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Williams: Pharrell Williams is not happy. If his Virginia Beach music festival is to continue, that city's leadership must listen and learn
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Williams: Pharrell Williams is not happy. If his Virginia Beach music festival is to continue, that city's leadership must listen and learn

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Pharrell Williams has reeled in a boatload of awards as a recording artist and producer. But the Virginia Beach native’s greatest hit may have been the 2019 Something in the Water music festival on that city’s waterfront.

Thanks to Williams’ star power in attracting a Who’s Who of artists — including Jay-Z, Snoop Dogg, Usher and Tyler the Creator — Something in the Water dulled harsh memories of Virginia Beach’s 1989 Greekfest clash of Black college students, police and National Guard members, and more recent troubles associated with College Beach Weekend.

Williams was lauded as the masterful maestro of a peaceful, profitable endeavor whose goal was to unite the community and celebrate the city’s diversity. Everyone involved prepared to do it all over again when the pandemic permitted.

But last March, Williams’ cousin, 25-year-old Donovon Lynch, was fatally shot by Virginia Beach police during a night of violent unrest. Williams is unhappy with the city leadership’s response. He indicated in an open letter to Virginia Beach City Manager Patrick Duhaney that he is pulling the plug on plans for a 2022 Something in the Water.

“When we did the festival, it was to ease racial tension, to unify the region, bring about economic development opportunities and broaden the horizons of the local business community. We achieved those things!” Williams wrote. “I wish the same energy I’ve felt from Virginia Beach leadership upon losing the festival would have been similarly channeled following the loss of my relative’s life.”

He wrote that the city, for too long, “has been run by and with toxic energy” that “changed the narrative several times around the homicide of my cousin.” He also referenced what he called shifting narratives surrounding the May 31, 2019, mass shooting at a Virginia Beach municipal building.

“I sang about a room without a roof, but I am tired of kindly and politely being shown the door,” he said, adding that the city “hasn’t valued my proposed solutions.”

Something in the Water had an economic impact of more than $24 million, according to The Virginian-Pilot newspaper. So naturally, Virginia Beach officials are scrambling to mend fences.

On Sept. 29, Duhaney asked to meet with Williams ”to explore a path forward,” according to The Pilot. Virginia Beach Mayor Bobby Dyer expressed a similar desire in that newspaper to meet with the artist “and go over his concerns and see what we can do to get things back on track.”

It should never have come to this.

If the leadership of Virginia Beach failed to take seriously one of its most prestigious native sons in his moment of trauma, what odds do ordinary Black folks have of being heard under similar circumstances?

If Virginia Beach officials did not acquire a sense of urgency until they detected the whooshing sound of millions of dollars flying out the window, it reflects the sad extent to which Black people have historically been commodified at the expense of our humanity.

What a waste.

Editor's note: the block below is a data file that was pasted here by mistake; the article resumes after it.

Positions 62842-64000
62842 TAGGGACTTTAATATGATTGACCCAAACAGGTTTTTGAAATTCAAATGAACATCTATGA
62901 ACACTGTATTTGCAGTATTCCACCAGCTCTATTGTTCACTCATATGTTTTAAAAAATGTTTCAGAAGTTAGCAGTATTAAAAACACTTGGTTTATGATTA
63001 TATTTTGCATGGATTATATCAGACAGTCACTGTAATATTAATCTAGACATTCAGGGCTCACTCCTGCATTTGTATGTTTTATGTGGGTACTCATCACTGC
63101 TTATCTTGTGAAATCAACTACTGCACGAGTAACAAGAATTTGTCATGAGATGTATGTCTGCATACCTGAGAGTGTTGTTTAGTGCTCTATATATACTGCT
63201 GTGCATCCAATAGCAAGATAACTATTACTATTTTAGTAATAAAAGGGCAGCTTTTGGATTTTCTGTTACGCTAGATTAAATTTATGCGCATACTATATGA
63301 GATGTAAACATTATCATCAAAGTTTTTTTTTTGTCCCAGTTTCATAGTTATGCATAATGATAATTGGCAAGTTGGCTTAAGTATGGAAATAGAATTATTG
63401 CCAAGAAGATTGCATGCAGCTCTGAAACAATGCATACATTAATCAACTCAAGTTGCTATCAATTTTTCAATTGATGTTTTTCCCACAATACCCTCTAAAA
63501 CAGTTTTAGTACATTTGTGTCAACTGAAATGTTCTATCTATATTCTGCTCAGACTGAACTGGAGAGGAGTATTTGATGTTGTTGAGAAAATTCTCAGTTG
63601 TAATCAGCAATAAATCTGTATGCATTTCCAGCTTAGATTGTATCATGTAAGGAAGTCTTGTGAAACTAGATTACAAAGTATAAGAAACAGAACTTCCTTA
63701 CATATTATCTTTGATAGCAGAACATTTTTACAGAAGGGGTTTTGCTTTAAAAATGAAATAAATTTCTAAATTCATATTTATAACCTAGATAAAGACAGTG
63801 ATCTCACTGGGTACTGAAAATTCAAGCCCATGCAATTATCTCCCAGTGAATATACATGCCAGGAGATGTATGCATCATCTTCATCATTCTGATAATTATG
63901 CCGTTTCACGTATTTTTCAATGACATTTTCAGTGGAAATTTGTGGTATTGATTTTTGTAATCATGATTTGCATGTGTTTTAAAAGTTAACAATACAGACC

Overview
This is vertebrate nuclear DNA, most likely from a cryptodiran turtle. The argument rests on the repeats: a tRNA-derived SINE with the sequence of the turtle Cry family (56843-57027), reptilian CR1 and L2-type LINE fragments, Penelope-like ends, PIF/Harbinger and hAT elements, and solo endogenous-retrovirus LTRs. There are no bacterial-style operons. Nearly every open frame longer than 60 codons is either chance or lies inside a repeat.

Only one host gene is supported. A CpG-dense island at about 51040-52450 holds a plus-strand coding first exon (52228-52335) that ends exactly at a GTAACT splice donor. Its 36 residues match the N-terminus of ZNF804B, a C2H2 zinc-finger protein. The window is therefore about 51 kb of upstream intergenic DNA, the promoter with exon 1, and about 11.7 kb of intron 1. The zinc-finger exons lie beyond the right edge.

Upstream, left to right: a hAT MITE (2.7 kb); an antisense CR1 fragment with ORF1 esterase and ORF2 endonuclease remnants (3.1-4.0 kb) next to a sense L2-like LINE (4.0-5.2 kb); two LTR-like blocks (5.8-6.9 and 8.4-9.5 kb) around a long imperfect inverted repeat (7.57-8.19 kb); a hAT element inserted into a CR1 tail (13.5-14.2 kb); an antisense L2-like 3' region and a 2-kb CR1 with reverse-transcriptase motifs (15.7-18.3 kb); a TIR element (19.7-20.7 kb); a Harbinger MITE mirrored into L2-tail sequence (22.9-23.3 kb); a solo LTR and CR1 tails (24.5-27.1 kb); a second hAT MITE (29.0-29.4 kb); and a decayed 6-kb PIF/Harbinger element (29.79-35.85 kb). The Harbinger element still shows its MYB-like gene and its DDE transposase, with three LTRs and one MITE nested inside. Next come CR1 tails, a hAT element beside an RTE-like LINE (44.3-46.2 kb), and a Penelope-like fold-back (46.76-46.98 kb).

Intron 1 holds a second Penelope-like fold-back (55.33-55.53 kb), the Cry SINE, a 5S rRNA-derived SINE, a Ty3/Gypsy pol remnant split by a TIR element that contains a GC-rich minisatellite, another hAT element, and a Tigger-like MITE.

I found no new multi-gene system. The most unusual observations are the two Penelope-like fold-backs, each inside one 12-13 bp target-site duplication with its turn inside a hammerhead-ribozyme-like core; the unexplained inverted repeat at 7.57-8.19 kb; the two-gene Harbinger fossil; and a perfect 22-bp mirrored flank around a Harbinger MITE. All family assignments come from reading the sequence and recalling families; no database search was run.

Hampton Roads has a rich musical legacy, with Williams, Missy Elliott and Timbaland leaving a huge imprint on hip-hop music. Musical royalty of “The 757” also include jazz singer Ella Fitzgerald, Broadway star Pearl Bailey, “Queen of R&B” Ruth Brown, jazz guitarist Charlie Byrd, “New Jack Swing” creator Teddy Riley and blues guitarist Robert Cray.

As Something in the Water showed, music not only brings in the cash; it can bring us together. The collaborative spirit and positive vibes of this festival were a platform to build social change upon.

“Shut up and play” has become a mantra for Black athletes and entertainers who attempt to exert influence beyond their prescribed place in America. But the sports and entertainment industry has power.

The National Football League snatched the 1993 Super Bowl from Phoenix because Arizona voters refused to make Martin Luther King Jr. Day a paid holiday. The National Basketball Association moved its 2017 All-Star game out of Charlotte after North Carolina enacted its anti-transgender “bathroom bill.” And Major League Baseball pulled last summer’s All-Star game out of Atlanta in response to Georgia’s voter restriction law and its potential impact on people of color.

There may not be a Something in the Water next year, but something is in the air. It’s as if Virginia Beach officials are realizing, belatedly, that this is an opportunity that they cannot afford to squander.

Williams flexed his muscle, and his hometown leaders blinked. Moving forward, they must listen and learn; Williams, for his part, should establish preconditions to further enhance his beloved hometown.

He’s holding powerful cards. When “toxic energy” translates into “bad for business,” jurisdictions tend to buy into change.

Michael Paul Williams is a Pulitzer Prize winning columnist with the Richmond Times-Dispatch in Richmond, Va.; read more of his columns on Richmond.com.

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Michael Paul Williams — a columnist with the Richmond Times-Dispatch in Richmond, Va. — won the 2021 Pulitzer Prize in Commentary "for penetrating and historically insightful columns that guided Richmond, a former capital of the Confederacy, through the painful and complicated process of dismantling the city's monuments to white supremacy."

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